Tennis: Russian resolve kills off Enqvist

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The Independent Online
YEVGENY KAFELNIKOV completed a stirring comeback to secure his second Grand Slam title, claiming the Australian Open with a 4-6, 6-0, 6-3, 7-6 victory over Thomas Enqvist in Melbourne yesterday.

The 24-year-old Russian, seeded 10th in the championships, was run ragged in the opening set but drew on the experience of his 1996 French Open success to wear down his powerful opponent.

Kafelnikov said: "It's a great feeling to win this title as it is the last one of this century. Thomas made it very hard for me in the final but I just hung in there and hoped for the best."

And with reference to the absent world No 1 Pete Sampras, resting through fatigue, he joked: "I'd just like to thank Pete, wherever you are, for making this possible."

Enqvist went into this morning's final on the back of a 14-match winning run which had seen him take the Adelaide title and the Colonial Classic in Kooyong. And the unseeded Swede could also boast a 4-2 advantage over Kafelnikov from their previous encounters.

But the pressure of his first Grand Slam final proved too much for the world No 21 in front of a packed Flinders Park Centre Court crowd. He graciously paid tribute to his conqueror, saying: "First of all I must congratulate Yevgeny. He played too solid for me and is a worthy champion. Hopefully I can return here next year and go all the way."

Kafelnikov surrendered the first break of serve after a wild volley followed by a double-fault gifted the fifth game to Enqvist. Five games later Enqvist survived his first break point before a deep serve proved decisive on his fourth set point.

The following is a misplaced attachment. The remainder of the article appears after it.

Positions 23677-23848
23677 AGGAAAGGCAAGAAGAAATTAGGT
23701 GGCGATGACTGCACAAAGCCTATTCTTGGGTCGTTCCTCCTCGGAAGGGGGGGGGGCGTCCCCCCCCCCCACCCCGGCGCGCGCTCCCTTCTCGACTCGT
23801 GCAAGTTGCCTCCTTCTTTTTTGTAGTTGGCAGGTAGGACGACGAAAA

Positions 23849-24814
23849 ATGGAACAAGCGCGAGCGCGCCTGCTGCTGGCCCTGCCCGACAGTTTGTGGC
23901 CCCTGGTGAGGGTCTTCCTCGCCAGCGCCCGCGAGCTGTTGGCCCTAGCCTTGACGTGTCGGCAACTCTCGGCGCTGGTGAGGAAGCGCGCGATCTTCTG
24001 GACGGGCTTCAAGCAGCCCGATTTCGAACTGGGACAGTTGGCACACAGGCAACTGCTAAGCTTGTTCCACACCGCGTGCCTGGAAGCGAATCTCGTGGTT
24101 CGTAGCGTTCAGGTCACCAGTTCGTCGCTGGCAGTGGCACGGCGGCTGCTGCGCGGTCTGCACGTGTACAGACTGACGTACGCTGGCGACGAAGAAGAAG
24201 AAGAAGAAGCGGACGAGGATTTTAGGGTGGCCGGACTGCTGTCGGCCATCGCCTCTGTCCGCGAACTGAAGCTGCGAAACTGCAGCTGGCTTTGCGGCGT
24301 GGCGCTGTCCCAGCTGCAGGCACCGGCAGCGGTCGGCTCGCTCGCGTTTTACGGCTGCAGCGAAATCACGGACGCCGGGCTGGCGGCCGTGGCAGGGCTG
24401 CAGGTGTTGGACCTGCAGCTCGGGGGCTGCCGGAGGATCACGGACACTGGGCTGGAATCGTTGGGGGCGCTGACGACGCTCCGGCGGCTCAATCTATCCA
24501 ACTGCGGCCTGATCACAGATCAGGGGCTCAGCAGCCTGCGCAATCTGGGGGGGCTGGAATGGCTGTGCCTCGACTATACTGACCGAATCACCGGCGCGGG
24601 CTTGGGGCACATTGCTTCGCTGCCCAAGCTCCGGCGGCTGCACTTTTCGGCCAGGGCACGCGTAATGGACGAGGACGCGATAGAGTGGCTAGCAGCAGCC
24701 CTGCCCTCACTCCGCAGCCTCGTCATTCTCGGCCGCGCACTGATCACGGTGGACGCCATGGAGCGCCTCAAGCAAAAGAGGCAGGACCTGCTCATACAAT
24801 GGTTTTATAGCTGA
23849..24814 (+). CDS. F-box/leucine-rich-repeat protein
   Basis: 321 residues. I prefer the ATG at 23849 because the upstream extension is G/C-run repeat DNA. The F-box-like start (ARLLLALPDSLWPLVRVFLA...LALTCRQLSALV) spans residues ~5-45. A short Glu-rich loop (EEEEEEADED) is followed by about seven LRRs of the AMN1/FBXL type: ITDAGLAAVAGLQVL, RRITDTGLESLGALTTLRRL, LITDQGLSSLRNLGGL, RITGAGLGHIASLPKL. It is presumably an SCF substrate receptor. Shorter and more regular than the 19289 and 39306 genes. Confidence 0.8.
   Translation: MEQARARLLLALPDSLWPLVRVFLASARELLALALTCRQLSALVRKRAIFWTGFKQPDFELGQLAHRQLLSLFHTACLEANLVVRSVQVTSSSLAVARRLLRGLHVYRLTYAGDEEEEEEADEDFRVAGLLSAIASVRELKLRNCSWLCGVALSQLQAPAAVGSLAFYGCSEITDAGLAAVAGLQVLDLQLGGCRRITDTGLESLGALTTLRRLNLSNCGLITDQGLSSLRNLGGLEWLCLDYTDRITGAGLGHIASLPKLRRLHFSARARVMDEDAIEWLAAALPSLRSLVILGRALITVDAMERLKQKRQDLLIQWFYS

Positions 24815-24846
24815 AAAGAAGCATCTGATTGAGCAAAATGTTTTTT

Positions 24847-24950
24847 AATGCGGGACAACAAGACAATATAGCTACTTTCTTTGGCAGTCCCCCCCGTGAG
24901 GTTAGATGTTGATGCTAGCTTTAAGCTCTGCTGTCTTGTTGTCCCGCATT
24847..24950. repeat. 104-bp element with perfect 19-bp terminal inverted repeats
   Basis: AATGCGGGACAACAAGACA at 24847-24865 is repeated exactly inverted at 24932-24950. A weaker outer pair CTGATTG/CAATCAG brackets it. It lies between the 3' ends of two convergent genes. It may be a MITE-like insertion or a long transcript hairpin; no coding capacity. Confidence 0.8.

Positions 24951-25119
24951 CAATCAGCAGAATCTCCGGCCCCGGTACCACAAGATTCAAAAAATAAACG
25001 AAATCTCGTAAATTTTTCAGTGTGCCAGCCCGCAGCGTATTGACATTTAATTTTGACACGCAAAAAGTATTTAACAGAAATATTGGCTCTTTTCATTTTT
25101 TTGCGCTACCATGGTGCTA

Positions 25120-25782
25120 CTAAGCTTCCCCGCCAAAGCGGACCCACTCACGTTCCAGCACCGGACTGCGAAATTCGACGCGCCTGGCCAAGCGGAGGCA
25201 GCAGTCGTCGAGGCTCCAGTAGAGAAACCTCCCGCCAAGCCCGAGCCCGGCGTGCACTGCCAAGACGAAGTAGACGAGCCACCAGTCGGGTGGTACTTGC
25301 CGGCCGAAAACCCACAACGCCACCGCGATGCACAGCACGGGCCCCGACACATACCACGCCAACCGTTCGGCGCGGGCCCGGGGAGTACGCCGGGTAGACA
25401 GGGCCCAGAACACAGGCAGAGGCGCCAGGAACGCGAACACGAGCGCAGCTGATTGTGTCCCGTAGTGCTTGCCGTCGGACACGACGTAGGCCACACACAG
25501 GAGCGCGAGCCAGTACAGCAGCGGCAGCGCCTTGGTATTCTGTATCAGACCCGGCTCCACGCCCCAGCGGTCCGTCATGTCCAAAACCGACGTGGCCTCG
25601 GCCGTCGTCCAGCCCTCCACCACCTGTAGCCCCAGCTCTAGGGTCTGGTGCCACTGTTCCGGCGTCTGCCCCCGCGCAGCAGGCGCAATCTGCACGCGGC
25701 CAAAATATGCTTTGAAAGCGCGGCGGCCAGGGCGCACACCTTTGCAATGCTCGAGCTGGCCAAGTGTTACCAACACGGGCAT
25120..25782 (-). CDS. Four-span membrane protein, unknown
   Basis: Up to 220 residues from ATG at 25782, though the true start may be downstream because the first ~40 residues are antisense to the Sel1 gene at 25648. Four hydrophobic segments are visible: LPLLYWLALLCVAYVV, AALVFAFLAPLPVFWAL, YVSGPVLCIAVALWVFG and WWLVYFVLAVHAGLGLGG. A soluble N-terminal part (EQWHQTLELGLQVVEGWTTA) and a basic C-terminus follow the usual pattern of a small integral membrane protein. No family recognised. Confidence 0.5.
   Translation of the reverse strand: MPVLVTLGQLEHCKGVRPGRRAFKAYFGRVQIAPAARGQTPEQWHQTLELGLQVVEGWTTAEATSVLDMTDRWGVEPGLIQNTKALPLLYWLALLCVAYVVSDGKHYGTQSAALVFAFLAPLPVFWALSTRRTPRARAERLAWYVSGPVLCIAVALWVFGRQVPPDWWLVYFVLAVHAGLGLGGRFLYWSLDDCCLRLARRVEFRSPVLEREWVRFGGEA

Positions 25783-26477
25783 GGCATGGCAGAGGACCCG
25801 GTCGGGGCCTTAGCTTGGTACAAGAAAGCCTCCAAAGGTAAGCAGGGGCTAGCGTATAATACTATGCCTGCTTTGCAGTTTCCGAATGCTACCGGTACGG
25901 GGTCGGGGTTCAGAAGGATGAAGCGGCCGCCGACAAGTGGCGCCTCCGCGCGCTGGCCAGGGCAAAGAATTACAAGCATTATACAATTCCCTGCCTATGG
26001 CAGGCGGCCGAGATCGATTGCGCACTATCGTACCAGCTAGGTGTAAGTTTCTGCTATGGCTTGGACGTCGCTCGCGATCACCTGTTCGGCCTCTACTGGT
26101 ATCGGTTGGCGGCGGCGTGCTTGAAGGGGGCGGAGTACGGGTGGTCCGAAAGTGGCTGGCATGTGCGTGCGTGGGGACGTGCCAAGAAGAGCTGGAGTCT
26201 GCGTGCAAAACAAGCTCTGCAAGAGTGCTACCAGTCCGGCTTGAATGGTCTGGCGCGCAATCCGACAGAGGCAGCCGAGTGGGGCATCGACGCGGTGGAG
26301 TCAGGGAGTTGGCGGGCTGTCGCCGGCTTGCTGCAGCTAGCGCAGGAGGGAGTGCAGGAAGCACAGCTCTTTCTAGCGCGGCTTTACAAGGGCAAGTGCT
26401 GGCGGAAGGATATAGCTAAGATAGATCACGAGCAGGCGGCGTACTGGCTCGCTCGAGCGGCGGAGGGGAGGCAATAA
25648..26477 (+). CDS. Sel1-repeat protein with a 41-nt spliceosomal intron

The second game of the second set saw a swing in momentum as a fierce return of serve from Kafelnikov helped him to a 2-0 lead after Enqvist had clawed back two break points from love-40. Enqvist lost his next service game to love after throwing away three of the four points with unforced errors. And another sloppy display in the sixth game helped Kafelnikov level the match with a whitewash.

Enqvist recovered his fighting spirit to take Kafelnikov to deuce five times before finally going 1-0 down in the third set. But his head was soon bowed again after a dubious line call at 30-40 helped the Russian double that advantage. Enqvist finally stopped the rot after nine games without a win and then amazingly recovered his first set zest to break back.

But his temperament again faltered in an erratic eighth game, whereas Kafelnikov held his nerve and his serve to take a two sets to one lead after surviving another break point.

The fourth set went comprehensively with serve, rounded off by Kafelnikov taking the 12th game to love. But the tie-break brought back all the demons of the second set for Enqvist as he fell tamely to a 5-0 deficit. He claimed one break back, but then lost the championship with a double-fault.

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